Long earlier than Gustavo Petro emerged as a leftist candidate for president, he was a part of the M-19, an city guerrilla group that sought to grab energy by means of violence within the title of selling social justice.
For some Colombian voters, his previous is a supply of concern after a long time of armed battle. For others, it affords a signal of hope for one among most inequitable nations in Latin America.
The M-19 was born in 1970 as a response to alleged fraud in that yr’s presidential elections. It was far smaller than the nation’s important guerrilla drive, the Revolutionary Armed Forces of Colombia, or FARC, which was Marxist and sought haven in Colombia’s jungles and rural areas.
The M-19 was an city navy group fashioned by college college students, activists and artists who needed to topple a governing system they believed did not bridge a persistent divide between the wealthy and the poor.
“The M-19 was born in arms to build a democracy,” Mr. Petro informed The New York Times in an interview.
It initially tried to advertise a Robin Hood picture, robbing milk from grocery store vehicles to distribute in poor neighborhoods and, in a symbolic act of rebel, stole a sword from a museum that Simón Bolívar utilized in Colombia’s warfare for independence.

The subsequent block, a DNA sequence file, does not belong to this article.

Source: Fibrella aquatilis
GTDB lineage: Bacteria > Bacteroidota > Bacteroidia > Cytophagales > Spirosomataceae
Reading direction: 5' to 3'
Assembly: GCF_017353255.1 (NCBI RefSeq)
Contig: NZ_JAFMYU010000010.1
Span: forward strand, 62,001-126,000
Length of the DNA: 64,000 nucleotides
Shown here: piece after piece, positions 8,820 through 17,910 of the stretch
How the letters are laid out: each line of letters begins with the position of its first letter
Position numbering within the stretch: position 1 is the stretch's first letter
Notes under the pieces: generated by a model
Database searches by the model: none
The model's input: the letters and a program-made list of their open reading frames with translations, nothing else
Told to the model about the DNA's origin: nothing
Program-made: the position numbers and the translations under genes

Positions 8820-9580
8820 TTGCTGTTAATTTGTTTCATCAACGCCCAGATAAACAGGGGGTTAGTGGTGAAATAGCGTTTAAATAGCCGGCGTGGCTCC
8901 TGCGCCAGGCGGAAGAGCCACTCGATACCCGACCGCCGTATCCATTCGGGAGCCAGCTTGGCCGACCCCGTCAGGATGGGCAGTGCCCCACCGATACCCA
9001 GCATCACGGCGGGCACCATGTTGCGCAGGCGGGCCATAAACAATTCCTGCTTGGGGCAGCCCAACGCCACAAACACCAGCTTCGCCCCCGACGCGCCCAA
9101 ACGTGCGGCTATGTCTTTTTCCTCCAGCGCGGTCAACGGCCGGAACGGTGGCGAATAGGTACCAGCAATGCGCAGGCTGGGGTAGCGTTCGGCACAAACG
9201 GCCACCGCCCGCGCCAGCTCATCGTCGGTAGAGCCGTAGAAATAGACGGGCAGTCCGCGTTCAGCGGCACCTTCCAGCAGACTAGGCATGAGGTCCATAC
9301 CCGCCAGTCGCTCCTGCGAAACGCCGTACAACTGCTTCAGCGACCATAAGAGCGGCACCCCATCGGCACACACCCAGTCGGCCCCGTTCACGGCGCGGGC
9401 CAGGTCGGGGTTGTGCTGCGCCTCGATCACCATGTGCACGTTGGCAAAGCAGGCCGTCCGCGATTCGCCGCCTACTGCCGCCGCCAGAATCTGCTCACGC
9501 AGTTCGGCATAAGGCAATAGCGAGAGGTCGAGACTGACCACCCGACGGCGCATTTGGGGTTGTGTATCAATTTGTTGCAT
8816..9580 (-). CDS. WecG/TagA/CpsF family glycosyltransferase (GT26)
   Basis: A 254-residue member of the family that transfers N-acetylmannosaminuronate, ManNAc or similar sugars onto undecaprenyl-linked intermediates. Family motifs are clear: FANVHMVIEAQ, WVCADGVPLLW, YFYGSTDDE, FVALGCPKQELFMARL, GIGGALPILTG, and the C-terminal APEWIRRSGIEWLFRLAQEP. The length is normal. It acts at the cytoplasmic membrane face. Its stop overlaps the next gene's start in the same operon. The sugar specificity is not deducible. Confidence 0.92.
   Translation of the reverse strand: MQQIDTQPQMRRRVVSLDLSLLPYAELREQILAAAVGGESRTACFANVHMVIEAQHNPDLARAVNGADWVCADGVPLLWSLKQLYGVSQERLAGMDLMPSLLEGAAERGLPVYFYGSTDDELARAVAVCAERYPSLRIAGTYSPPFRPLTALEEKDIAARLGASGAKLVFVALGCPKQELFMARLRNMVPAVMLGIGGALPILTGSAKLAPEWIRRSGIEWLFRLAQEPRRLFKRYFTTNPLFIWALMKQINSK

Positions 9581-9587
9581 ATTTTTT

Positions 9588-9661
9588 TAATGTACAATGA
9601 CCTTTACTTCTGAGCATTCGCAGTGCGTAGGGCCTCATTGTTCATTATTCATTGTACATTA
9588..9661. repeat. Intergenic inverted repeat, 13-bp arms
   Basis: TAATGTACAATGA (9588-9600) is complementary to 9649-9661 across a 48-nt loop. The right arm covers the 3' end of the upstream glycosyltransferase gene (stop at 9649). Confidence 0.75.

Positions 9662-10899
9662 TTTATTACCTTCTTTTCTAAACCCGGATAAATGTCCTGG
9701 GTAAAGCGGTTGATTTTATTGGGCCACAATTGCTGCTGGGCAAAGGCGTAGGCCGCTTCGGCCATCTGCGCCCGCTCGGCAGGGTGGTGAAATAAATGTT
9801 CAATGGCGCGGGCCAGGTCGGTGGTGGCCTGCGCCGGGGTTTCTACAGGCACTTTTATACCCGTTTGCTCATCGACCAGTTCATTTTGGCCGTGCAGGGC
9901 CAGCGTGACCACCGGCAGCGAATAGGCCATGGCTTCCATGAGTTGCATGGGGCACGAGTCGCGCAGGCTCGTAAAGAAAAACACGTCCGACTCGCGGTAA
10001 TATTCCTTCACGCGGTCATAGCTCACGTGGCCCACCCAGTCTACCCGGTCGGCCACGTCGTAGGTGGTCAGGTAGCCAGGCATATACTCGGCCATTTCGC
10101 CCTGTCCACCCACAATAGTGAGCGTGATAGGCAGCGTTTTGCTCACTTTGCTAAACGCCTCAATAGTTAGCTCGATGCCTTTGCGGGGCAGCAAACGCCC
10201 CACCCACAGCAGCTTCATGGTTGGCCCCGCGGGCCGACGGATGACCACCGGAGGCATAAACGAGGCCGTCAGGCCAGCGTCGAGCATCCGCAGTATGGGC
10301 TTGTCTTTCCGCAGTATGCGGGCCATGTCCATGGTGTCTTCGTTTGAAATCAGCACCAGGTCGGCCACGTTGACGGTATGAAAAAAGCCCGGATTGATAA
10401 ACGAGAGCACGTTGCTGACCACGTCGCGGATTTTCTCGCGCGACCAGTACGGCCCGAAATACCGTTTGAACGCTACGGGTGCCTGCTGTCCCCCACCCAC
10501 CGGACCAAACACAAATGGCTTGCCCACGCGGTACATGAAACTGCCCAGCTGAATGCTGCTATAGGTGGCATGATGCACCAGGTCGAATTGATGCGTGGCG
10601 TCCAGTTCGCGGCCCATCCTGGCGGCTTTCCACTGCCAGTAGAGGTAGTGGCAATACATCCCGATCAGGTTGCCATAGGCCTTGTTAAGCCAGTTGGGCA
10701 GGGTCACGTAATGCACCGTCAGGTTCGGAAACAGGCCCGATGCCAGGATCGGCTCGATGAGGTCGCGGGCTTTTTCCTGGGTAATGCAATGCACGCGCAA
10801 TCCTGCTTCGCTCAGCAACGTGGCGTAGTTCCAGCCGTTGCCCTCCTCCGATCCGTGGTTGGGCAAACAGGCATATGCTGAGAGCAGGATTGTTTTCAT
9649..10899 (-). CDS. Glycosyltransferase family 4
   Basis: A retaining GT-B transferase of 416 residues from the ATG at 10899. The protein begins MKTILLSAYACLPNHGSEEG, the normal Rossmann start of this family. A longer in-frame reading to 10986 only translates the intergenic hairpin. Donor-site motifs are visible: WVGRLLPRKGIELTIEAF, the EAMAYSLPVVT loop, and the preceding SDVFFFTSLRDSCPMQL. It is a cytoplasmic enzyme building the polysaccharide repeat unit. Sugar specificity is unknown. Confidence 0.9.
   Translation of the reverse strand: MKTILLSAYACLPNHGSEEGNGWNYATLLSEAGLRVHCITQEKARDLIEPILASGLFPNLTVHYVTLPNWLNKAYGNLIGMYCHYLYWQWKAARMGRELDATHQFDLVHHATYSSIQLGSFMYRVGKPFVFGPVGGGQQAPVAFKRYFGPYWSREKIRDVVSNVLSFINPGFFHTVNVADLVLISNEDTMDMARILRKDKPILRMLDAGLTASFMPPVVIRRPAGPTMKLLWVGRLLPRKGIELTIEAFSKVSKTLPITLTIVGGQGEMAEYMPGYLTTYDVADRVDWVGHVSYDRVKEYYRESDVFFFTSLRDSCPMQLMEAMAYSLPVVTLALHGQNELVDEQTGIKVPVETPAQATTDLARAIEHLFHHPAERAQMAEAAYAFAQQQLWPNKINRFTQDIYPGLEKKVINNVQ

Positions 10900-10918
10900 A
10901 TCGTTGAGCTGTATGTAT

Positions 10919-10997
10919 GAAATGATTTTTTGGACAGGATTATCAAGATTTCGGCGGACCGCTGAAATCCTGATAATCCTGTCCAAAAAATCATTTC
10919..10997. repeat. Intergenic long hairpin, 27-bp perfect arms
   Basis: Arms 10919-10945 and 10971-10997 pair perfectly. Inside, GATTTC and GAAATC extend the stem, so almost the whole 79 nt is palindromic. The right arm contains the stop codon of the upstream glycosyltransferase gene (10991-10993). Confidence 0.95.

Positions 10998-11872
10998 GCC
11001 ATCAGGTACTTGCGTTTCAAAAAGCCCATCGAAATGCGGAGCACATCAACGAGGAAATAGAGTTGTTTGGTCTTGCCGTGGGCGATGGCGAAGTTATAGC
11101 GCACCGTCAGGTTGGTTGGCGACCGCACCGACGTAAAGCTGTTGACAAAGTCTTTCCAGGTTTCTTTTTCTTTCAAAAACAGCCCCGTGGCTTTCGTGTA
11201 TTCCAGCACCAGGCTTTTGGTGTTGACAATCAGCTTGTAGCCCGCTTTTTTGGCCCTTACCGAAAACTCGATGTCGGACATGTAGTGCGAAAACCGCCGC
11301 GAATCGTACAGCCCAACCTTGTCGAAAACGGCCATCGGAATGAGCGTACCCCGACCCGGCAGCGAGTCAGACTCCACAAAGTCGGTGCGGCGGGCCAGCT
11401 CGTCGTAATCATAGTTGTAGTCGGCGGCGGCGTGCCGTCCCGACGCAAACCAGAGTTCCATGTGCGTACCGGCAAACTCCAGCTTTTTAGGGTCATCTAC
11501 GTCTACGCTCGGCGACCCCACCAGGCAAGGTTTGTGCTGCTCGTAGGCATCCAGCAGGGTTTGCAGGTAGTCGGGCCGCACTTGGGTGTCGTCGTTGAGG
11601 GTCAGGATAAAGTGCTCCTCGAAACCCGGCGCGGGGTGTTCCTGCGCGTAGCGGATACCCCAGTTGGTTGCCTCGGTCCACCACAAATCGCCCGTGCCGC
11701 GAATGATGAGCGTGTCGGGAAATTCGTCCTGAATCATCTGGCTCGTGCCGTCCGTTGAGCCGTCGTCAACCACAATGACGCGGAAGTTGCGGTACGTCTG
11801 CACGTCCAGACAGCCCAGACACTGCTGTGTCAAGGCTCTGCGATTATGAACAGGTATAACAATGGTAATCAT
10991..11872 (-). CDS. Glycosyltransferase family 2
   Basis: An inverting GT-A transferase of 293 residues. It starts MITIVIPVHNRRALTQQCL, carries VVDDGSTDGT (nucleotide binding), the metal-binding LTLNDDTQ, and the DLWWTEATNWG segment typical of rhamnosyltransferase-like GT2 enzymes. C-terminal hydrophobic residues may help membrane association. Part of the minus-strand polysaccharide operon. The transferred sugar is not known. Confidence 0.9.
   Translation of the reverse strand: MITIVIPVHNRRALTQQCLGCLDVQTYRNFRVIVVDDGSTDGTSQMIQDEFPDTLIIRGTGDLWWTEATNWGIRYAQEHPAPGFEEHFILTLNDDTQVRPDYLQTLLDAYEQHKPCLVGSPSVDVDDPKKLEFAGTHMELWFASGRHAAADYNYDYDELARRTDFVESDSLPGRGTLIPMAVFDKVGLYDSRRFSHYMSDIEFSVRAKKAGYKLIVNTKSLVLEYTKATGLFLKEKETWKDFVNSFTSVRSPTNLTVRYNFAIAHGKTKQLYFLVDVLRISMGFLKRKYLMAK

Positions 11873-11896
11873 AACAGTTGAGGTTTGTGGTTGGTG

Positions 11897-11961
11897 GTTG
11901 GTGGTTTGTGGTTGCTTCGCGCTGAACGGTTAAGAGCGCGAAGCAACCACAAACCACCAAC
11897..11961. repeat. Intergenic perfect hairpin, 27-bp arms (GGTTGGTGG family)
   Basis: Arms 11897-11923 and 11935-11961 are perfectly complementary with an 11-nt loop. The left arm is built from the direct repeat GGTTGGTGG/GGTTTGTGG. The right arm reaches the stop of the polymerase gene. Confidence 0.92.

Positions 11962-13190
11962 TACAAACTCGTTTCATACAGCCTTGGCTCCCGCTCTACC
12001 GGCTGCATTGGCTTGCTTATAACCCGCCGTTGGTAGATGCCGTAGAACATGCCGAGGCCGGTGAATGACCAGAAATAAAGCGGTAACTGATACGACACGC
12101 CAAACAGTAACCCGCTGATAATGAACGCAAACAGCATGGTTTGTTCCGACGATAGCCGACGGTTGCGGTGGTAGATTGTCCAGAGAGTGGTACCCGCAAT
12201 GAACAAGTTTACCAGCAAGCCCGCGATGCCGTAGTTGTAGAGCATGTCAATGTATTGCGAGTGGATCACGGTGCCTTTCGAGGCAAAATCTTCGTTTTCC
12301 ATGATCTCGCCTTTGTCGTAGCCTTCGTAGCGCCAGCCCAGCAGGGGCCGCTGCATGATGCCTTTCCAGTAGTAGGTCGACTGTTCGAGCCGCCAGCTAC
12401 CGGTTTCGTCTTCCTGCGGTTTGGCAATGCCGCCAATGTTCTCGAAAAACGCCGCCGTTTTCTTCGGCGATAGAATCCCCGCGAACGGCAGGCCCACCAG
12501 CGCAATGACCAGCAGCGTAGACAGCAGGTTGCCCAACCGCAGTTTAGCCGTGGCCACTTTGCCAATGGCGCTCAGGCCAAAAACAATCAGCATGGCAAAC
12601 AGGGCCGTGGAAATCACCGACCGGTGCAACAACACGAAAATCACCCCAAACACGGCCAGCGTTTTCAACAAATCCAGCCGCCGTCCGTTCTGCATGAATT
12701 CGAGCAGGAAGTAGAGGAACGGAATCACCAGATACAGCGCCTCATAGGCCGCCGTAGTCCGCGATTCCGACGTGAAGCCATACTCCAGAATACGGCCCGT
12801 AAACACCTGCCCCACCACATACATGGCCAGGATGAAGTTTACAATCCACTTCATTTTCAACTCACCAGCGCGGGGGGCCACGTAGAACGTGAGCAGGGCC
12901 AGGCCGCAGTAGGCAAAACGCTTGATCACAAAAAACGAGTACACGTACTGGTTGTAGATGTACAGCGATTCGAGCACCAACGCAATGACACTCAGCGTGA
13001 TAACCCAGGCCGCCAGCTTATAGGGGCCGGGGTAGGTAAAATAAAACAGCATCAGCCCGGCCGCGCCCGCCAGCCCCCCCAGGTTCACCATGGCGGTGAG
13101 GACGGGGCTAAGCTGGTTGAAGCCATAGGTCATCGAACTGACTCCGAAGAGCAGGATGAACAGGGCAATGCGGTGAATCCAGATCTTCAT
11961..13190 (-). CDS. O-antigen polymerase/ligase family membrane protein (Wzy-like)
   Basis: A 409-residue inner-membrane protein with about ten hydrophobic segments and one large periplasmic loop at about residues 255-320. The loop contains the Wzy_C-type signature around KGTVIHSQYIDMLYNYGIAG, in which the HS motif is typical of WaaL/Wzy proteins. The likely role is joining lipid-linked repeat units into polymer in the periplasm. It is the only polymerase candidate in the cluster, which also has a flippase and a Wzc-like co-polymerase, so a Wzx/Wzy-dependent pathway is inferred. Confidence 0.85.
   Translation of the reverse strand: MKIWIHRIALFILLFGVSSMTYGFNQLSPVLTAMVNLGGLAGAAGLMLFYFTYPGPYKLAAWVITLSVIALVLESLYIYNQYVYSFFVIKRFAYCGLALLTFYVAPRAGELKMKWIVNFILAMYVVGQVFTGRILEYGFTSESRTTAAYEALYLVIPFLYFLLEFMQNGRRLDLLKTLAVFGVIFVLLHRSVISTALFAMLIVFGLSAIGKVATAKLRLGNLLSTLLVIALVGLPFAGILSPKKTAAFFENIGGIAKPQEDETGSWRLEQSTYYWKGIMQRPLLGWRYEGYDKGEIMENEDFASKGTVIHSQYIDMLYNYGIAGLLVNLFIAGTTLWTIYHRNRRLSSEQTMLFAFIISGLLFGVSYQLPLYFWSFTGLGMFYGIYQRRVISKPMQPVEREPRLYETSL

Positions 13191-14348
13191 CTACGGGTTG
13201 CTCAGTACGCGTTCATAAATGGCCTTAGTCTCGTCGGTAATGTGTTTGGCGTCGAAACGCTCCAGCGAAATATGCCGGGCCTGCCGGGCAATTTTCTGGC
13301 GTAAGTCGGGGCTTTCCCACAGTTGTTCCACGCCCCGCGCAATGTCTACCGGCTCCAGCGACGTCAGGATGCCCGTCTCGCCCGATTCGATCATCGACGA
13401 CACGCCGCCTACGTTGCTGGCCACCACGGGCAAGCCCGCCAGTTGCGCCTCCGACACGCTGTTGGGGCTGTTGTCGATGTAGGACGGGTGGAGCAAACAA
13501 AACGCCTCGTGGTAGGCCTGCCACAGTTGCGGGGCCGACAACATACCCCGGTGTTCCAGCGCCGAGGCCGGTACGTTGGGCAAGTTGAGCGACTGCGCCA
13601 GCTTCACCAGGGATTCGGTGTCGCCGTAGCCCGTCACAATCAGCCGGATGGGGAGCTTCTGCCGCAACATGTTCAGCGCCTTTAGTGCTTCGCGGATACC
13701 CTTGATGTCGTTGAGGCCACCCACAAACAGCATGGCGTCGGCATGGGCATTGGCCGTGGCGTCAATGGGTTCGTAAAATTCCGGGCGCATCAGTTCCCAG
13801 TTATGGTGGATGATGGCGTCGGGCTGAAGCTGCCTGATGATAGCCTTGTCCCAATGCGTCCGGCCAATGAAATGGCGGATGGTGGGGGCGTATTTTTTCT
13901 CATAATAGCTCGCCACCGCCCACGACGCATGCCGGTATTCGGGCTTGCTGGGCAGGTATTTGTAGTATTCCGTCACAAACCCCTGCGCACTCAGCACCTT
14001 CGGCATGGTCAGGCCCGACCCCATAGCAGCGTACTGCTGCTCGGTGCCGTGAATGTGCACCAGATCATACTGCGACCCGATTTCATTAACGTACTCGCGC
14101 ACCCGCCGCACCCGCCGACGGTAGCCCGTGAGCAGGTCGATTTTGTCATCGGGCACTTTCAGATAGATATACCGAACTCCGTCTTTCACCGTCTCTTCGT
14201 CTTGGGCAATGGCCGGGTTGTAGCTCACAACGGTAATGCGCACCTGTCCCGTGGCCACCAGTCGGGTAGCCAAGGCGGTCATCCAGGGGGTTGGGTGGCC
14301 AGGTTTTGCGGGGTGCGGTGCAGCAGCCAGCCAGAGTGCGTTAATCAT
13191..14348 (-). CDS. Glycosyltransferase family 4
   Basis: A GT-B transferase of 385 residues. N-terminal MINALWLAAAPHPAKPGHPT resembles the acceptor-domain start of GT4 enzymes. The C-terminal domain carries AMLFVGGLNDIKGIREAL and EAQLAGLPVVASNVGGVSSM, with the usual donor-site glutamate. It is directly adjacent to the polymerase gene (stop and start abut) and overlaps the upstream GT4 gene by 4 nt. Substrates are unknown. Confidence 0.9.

Mr. Petro, 62, joined the group when he was 17 and an economics pupil, dismayed by the poverty he witnessed within the city the place has dwelling, outdoors Bogotá, the capital.
While the M-19 was much less brutal than different insurgent teams, it did orchestrate what is taken into account one of many bloodiest acts within the nation’s current historical past: the 1985 siege of Colombia’s nationwide judicial constructing that led to a battle with the police and the navy, leaving 94 individuals lifeless.
The group additionally stole 5,000 weapons from the Colombian navy and used kidnapping as a tactic to attempt to wrest concessions from the federal government.
Mr. Petro, who spent 10 years within the M-19, largely stockpiled stolen weapons, mentioned Sandra Borda, a political science professor on the University of the Andes in Bogotá.
“What’s key is that he wasn’t part of the main circle who made the decisions in M-19. He was very young at that moment,” she mentioned. “He didn’t participate in the most important operations of the M-19, the military operations.”
At the time of the justice constructing takeover, Mr. Petro was in jail for his involvement with the group and he has described being overwhelmed and electrocuted by the authorities.
The group finally demobilized in 1990, which was thought-about one of the crucial profitable peace processes within the nation’s lengthy historical past of battle. It become a political occasion that helped rewrite the nation’s structure to focus extra on equality and human rights.
Mr. Petro ran for Senate as a member of the occasion, launching his political profession.
Sofía Villamil and Julie Turkewitz contributed reporting from Bogotá.